In the political history of the State the Capitol in some fashion connects itself with all the administrations from Lucius Robinson to John A. Dix. Alonzo B. Cornell, was inaugurated in the Assembly Chamber, which a year before had been dedicated. Cleveland went from the Executive Chamber to the White House, and Roosevelt followed him after a few years. The whole rise and fall of the Hill machine, of the Platt machine and the final decay of Republican rule in the State itself, these were the result of the planning and the plotting which moved backward and forward in the narrow halls between the second and third stories; even the secret stairway from the Executive Chamber, recently abolished, had its share in the unwritten history of those days.
But always, in all the administrations from 1870 to the Hughes administration, the State Capitol at regular intervals has obtruded itself upon the attention of the people of the State by the sudden discovery of some new scandal, some new betrayal of faith, some larceny of public money. A ceiling fell, a stairway cracked, architects, engineers, State officials hurriedly undertook to bolster up, to change, to remedy evils which were in fact inherent and irremediable, for the Capitol at Albany was founded upon a quicksand and stood as a monument not merely to the incoherence of a dozen different architectural designs, but to the political morals and the party sins of forty years of the history of the State.
As for the architecture, it presents only a jumble, a beginning by one architect, abandoned by a second, adopted again by a third. A building it was without even the most primitive provision for ventilation, hot in summer beyond the description of an inferno, in winter swept by the gales which come down from the Adirondacks. The rooms, ill planned for the purposes for which they were used, crowded, dingy, the structure itself lacking any dignity, despite incidental beautiful details, it was, and since so much remains it must survive, a permanent witness to the spirit and to the political conditions of the years in which it was erected. And if one sought a contrast, none more eloquent could be found than that supplied by the simple, dignified old State Hall across the narrow park.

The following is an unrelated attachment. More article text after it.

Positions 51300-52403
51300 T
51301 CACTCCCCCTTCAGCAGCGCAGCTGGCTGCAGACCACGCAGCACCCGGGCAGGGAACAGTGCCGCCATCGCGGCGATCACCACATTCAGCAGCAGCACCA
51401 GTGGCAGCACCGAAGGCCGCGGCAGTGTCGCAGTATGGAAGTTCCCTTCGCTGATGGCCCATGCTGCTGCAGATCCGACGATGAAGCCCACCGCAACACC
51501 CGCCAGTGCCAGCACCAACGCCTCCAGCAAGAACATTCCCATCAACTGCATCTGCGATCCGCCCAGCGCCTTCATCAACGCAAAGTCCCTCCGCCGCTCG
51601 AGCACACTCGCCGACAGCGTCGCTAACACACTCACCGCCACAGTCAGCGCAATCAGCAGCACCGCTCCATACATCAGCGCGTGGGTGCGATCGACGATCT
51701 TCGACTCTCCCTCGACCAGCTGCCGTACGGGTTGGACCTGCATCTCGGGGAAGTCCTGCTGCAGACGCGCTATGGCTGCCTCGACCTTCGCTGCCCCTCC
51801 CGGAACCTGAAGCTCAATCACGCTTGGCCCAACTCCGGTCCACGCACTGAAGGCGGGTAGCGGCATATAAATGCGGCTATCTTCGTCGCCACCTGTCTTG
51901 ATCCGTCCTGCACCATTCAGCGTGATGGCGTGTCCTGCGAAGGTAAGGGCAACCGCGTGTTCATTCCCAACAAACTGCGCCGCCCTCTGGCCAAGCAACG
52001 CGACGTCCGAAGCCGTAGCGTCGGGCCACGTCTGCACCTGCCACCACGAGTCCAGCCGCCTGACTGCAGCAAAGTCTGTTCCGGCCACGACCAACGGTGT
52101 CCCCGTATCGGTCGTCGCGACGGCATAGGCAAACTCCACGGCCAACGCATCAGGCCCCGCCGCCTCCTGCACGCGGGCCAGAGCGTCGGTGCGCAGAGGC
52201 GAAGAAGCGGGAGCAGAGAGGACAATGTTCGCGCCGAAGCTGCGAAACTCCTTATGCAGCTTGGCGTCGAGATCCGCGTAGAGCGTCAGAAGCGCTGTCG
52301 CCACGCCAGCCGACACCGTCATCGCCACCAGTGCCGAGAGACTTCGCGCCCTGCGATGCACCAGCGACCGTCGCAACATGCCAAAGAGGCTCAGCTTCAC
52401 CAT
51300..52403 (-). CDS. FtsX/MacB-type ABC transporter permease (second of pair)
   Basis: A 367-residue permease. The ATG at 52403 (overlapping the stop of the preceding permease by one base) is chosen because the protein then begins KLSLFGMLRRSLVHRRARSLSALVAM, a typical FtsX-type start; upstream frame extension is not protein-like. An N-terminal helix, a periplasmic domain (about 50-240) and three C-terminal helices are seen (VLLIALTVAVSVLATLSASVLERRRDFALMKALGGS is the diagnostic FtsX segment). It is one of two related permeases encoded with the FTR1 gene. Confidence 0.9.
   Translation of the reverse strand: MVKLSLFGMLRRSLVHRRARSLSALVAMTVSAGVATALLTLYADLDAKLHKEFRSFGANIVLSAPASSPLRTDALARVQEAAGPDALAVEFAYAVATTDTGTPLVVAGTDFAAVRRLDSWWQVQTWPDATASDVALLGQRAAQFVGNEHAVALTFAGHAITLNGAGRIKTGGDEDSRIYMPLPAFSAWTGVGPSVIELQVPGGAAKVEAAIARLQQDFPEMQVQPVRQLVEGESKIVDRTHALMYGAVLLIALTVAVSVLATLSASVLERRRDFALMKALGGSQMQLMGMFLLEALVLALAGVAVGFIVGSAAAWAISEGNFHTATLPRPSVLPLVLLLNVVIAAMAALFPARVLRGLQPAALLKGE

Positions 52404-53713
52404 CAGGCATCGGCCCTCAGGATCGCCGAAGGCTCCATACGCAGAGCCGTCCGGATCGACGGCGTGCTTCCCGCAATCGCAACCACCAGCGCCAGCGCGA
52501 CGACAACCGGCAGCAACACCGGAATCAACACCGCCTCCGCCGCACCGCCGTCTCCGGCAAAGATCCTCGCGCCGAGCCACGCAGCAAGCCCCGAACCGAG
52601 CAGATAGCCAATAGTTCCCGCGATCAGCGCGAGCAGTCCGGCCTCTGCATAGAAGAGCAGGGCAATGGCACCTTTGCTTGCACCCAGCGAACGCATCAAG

It is inevitable, presumably, that the State Capitol should be "restored." Such a restoration will unquestionably preserve all the hideous, unsanitary, clumsy details which render it unsuited for the purposes for which it was built. For the simplest and least ambitious of modern office buildings furnishes a luxury of appointment and a machinery of efficiency utterly lacking and impossible to attain in the State Capitol. Since it was impossible to save the records or the memorials of that history which the State may remember with greatest pride, it is perhaps a cause for regret that the fire did not complete its work, make restoration impossible and the building of a new capitol necessary.
Nor is there reason to believe that such a total destruction would have been more expensive in the end than this "restoration," to which the experienced taxpayers and the citizens of reasonably long memories must now look forward with apprehension and disgust.